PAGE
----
Call, Write & Email - Wildlife
Here are a few actions you can take to inform others about your concern for wildlife:
- Urge your elected officials to support projects overseas that help conserve endangered animals.
- The Animal Welfare Institute is working with legislators, veterinarians, inventors, biologists, trappers and the public to fulfill its commitment to ending the long-drawn out pain and fear caused to animals caught in leghold traps. Support proposed federal, state or local legislation against the use of steel jaw leghold traps. Let your legislators, as well as your state wildlife agency, know that you support a prohibition on the use of steel-jaw leghold traps in your state and across the country.
- If you see a non-target species (such as a dog, cat, bird or threatened/endangered species) caught in a trap, seek veterinary care for the animal. Next, document and report your findings to your local humane society and AWI. Such information will aid our efforts to pass laws that ban inhumane traps.
- If you or someone you know hires a nuisance wildlife control business to address a wildlife conflict situation, do not allow them to use leghold traps and other cruel and non-selective trapping devices. Ask for their trapping policies in writing before you hire them.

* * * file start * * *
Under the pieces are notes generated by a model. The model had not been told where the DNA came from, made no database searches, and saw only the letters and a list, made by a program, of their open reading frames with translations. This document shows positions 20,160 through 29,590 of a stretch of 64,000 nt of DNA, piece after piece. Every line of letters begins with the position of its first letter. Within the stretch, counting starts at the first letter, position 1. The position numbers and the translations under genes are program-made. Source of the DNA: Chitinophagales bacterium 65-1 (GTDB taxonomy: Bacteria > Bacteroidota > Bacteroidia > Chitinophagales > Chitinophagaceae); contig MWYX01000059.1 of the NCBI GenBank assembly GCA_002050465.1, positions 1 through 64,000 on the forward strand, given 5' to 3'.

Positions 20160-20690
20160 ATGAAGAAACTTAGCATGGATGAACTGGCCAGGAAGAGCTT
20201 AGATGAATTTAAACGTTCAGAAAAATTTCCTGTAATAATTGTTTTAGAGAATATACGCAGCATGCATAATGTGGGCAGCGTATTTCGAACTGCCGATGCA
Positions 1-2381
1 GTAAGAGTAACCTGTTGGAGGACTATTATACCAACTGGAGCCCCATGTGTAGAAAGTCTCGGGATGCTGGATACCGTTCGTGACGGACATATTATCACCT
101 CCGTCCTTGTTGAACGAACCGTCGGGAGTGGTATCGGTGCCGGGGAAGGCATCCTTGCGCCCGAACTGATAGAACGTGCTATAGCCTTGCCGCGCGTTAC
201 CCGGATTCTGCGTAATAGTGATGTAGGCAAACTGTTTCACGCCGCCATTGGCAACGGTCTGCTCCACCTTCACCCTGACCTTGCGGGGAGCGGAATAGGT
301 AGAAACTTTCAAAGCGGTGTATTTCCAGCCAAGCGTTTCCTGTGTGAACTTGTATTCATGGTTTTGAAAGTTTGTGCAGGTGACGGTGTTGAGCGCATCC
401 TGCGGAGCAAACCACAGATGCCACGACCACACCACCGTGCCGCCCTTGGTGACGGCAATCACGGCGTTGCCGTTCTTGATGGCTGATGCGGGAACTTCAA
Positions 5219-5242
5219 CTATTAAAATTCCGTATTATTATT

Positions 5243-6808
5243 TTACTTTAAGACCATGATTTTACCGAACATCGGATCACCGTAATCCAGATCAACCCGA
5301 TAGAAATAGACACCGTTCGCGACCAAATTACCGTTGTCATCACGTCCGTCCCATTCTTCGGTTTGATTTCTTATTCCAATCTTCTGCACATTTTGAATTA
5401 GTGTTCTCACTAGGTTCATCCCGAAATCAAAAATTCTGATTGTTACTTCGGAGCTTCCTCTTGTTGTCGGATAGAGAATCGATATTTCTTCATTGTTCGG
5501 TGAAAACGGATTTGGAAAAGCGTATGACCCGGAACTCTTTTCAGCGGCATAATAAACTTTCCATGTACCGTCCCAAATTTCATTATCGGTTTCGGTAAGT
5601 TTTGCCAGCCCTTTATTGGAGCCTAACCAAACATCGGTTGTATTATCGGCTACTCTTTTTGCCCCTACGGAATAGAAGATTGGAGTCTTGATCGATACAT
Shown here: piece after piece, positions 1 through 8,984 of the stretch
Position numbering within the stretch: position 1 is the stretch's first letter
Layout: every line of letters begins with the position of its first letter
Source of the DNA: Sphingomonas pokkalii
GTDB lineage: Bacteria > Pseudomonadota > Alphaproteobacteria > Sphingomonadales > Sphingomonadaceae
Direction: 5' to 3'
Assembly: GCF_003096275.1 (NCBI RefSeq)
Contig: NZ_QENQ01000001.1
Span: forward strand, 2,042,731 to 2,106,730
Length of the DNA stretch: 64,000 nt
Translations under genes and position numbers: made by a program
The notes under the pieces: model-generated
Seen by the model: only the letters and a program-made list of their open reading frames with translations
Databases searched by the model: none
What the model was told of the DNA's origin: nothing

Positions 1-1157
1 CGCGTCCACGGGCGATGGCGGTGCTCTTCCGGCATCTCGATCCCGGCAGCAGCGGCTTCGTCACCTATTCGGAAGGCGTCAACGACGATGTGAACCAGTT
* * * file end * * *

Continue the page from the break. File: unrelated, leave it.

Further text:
The Honorable Ken Salazar
Secretary of the Interior
U.S. Department of the Interior
1849 C. Street N.W.
Washington, DC 20240
- Send an email to President Obama and Interior Secretary Ken Salazar calling for a moratorium on all roundups until the wild horse program has been evaluated from top to bottom.
- Contact your U.S. Senators and U.S. Representative urging them to help clean up the BLM’s wild horse program.
- Write the Secretary of Interior opposing the Bureau of Land Management's overzealous wild horse roundup policy. Again this year, the BLM plans to round up far more horses than they admit are adoptable. Urge them to act responsibly and stop rounding up our national treasures.
- For children: you can send a message to Washington, D.C. that the horses should be respected and protected. Print out 2 copies of this drawing, color them in however you want, sign your name, and mail one to each of your U.S. Senators in Washington, D.C.
Check out our publications about Wildlife, and share the publications with others.
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